Dear Dawg: A local preacher claims that the Texas Constitution requires all school board members to acknowledge the existence of a Supreme Being. True?
Dawg: I got a letter from one of our local preachers last week that got my attention. This fella has been here for decades, is well respected and is informally known as The Sinkiller of West Texas. Now, you don’t want to ignore a man like that. The Sinkiller is a good man, but he loves to rail about our “evil” public schools, where God is no longer welcome. His latest claim is that every member of our school board is required to acknowledge, at a minimum, that there is at least some kind of Supreme Being out there. What’s this about? I DON’T SUPPOSE THE SUPERINTENDENT WOULD QUALIFY AS THE “SUPREME BEING”?
DEAR I DON’T SUPPOSE: We know where the Sinkiller got that. He’s not making it up. Let’s take a look at Article I, Section 4 of the Texas Constitution:
No religious test shall ever be required as a qualification to any office, or public trust, in this State; nor shall any one be excluded from holding office on account of his religious sentiments, provided he acknowledge the existence of a Supreme Being. (Emphasis added).
That’s what it says. Still.
We used to have a provision in the Education Code that said much the same thing, and applied it to all school employees. Section 4.07 stated that schools could not inquire into the religious beliefs of anyone who sought employment with the school except to ask if the person acknowledged the existence of a Supreme Being. A federal district court in Houston struck this statute down in 1982 in the unreported case of Roe v. Klein ISD. We found a reference to this case in the first edition of The Educator’s Guide to Texas School Law, by Dr. Frank Kemerer (UT Press, 1986). We’re not sure when it disappeared from the Education Code, but it did.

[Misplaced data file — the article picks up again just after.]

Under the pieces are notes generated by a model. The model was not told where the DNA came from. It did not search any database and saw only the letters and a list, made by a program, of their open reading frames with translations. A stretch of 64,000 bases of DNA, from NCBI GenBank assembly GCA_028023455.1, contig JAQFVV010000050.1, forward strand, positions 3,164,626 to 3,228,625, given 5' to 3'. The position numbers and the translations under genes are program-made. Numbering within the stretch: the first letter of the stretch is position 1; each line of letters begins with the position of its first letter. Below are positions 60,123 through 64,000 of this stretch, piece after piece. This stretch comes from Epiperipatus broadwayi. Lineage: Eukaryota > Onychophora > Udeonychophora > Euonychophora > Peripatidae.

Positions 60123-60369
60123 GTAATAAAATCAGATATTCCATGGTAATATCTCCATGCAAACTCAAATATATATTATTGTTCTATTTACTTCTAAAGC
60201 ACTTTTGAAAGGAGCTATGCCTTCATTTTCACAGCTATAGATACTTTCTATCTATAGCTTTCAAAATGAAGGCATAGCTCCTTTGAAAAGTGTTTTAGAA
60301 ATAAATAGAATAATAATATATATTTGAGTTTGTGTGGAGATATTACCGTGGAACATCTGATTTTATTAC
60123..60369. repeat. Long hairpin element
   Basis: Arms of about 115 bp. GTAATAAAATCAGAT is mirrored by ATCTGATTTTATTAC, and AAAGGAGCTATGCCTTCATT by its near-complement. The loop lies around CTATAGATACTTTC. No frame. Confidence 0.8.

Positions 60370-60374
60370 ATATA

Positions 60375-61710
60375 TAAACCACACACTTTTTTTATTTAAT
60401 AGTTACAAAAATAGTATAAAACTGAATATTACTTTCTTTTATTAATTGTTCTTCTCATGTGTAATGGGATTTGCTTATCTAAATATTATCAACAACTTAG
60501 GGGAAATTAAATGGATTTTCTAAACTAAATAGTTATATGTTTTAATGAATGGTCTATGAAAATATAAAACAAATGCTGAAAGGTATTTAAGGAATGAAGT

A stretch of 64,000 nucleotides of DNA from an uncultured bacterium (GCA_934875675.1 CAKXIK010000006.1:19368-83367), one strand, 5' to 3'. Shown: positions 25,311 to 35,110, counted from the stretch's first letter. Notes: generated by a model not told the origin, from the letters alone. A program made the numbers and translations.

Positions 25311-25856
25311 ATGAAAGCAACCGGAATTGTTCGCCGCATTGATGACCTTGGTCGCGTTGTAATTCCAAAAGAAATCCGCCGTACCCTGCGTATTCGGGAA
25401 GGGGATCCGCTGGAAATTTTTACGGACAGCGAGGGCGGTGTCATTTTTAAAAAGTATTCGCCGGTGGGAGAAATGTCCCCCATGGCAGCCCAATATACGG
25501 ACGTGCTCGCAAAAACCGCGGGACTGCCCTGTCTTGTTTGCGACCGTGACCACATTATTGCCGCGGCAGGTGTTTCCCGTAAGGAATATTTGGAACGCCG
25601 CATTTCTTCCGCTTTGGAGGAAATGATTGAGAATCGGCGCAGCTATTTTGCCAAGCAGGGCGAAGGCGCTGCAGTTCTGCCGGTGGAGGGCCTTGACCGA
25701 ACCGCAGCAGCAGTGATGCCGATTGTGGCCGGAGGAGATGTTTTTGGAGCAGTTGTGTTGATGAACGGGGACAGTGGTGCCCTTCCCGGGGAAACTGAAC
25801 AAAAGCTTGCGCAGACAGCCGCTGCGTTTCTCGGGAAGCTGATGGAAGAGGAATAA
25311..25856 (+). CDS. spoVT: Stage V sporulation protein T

Statements in the Texas Constitution can remain there until repealed by the voters, but if they conflict with federal constitutional requirements, they hold no power. We have a very recent example of this. Article I, Section 32 of the Texas Constitution says that “Marriage in this state shall consist only of the union of one man and one woman.”
It still says that. But county clerks are issuing marriage licenses to same-sex couples.
And no, the superintendent will not qualify as a “Supreme Being.”
DAWG BONE: BE CAREFUL WHEN READING THE TEXAS CONSTITUTION.